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How Students Learning physics?

 How Students Learning  physics?

start to learning physics 2020
learning physics 2020

      If you're just starting to learning physics then the (Halliday-Resnick textbook) is what is used in universities, and frankly due to the breadth of the field, there's not really a way around reading lots of books and working on lots of problems.

Use the Internet and your local library to have access to electronic and physical texts. Would recommend using an introductory text as your starting guide and searching online for more information on what interests you.

Note that physics is very mathematical, so you'll need to learn multivariate calculus and complex analysis if you go far enough. Physics is the mother of all sciences, Want to understand how chemistry works? Learn physics. Want to understand how biology works? Learn physics. There are few scientific, technical, or mechanical disciplines where a basic understanding of physics won't improve your abilities.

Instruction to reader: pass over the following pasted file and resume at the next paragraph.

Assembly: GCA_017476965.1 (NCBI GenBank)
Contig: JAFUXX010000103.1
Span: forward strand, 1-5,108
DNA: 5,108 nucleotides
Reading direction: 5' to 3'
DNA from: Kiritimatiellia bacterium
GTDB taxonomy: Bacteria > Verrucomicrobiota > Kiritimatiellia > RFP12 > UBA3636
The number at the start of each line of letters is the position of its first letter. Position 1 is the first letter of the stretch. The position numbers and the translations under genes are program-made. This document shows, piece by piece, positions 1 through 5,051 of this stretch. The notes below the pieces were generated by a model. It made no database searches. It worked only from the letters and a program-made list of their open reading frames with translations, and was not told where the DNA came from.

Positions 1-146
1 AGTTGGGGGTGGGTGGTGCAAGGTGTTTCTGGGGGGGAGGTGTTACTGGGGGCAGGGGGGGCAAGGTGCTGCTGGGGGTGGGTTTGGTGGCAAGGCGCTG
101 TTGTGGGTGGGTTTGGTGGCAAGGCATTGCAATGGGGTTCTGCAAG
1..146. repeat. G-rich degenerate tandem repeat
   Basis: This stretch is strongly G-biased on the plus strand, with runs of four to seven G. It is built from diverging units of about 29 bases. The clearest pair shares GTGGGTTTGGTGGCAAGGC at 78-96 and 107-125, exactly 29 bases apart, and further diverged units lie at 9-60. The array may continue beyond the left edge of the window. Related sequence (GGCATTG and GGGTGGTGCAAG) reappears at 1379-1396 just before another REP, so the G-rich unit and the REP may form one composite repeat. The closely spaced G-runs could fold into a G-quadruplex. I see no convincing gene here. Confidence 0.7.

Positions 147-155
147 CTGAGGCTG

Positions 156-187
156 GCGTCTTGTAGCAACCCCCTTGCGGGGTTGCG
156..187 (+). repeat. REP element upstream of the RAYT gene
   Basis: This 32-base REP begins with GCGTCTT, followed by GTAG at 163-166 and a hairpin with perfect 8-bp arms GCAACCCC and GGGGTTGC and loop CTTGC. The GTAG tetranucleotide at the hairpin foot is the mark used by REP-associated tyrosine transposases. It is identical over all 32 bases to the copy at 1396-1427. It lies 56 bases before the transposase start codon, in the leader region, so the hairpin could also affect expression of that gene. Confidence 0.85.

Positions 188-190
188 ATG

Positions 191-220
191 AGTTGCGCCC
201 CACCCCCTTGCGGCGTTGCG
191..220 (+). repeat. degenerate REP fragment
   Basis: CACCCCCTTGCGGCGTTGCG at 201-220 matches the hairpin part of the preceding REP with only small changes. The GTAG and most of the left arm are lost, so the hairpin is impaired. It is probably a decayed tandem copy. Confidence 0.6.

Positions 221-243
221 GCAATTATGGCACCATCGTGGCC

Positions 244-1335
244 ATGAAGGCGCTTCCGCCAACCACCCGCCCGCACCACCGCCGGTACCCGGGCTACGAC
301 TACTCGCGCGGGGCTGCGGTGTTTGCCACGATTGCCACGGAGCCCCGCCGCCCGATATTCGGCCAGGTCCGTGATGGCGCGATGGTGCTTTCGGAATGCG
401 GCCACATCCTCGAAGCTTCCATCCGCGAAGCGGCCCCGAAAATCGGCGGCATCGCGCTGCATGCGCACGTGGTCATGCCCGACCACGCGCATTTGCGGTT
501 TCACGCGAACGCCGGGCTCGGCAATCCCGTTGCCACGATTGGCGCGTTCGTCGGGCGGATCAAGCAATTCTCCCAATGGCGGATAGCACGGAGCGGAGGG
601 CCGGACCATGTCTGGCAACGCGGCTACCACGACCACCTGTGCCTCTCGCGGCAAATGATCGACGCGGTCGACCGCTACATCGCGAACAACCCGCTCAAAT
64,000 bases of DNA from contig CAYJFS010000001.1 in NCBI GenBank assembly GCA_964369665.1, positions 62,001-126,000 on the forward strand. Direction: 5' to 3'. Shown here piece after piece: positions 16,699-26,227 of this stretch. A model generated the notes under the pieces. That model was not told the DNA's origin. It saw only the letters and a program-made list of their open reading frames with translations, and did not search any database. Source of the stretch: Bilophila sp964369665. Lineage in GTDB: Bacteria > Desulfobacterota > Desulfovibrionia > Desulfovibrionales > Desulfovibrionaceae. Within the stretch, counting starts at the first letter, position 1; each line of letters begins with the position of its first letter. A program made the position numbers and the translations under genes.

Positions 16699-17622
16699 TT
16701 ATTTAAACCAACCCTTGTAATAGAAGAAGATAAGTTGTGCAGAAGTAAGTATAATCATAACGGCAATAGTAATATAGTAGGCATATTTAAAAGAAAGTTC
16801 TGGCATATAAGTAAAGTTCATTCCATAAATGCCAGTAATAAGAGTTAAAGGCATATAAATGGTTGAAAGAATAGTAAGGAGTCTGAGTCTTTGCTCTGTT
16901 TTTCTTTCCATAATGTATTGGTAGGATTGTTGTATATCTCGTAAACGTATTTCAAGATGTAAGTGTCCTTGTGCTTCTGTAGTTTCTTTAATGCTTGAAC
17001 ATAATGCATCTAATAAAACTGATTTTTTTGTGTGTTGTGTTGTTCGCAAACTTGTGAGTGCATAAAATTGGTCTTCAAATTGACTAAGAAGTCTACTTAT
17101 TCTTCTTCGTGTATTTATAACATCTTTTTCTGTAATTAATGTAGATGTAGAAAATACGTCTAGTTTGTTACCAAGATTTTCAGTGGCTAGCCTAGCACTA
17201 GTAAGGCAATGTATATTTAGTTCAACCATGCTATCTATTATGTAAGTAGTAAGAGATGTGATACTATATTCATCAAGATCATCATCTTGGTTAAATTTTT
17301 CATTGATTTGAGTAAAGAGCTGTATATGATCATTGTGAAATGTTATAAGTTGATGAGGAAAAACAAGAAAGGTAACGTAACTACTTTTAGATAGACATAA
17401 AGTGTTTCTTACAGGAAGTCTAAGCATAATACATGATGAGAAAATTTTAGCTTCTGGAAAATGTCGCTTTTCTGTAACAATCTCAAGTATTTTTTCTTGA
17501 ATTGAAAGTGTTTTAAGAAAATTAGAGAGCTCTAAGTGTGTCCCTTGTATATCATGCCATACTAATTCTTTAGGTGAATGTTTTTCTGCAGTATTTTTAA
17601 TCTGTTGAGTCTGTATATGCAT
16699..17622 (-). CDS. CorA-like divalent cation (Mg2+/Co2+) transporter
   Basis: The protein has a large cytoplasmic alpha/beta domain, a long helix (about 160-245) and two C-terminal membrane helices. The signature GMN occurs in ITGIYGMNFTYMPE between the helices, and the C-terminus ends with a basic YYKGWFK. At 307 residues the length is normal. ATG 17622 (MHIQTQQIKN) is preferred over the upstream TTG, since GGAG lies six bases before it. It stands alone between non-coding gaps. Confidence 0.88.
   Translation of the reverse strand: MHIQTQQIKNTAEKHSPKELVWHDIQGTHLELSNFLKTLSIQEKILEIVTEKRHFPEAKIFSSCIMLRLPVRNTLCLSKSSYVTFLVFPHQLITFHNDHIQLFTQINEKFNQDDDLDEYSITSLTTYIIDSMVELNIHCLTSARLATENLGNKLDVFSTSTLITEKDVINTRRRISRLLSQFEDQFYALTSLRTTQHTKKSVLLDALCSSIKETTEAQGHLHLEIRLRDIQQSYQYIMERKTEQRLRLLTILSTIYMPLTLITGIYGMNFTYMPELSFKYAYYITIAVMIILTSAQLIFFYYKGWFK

Physics is the answer key to how the universe works. Why will my car skid on a wet road? Physics can tell us. How does my microwave oven heat my food? Physics can tell us.

Still thinking "I don't care."? if unlocking the universe isn't motivating enough, let's get more pragmatic. One of the most important things a school can teach its students is problem solving skills, Success in life requires being able to approach a problem, analyze that problem, identify the variables and their relationships, and arrive at a solution, Learning a skill such as problem solving requires repeated exercising of the skill, in more and more challenging ways. 
 we could waste time in some boring abstract math class solving generic problems - but physics presents us with real problems that are transferable to our lives, not abstractions. Going to build a shelf in your den? Might be nice to be able to figure out how much weight it can hold. Going to drive in the rain? It might be nice to understand why you should leave more room between you and the next car, when the roads are wet.

How about the desire to have an informed electorate? Want any hope of understanding whether climate change theories are real or not and whether the solutions of politicians will work? A basic understanding of physics allows that, you want to understand why it costs so much to put a satellite in orbit? A basic understanding of physics allows that. Want to understand why investment in infrastructure, like maintaining bridges, is a critical use of tax dollars? A basic understanding of physics allows that.

Understanding physics opens our eyes to the world around us and creates an epiphany in much the same way that learning to read does, everything becomes more clear and accessible.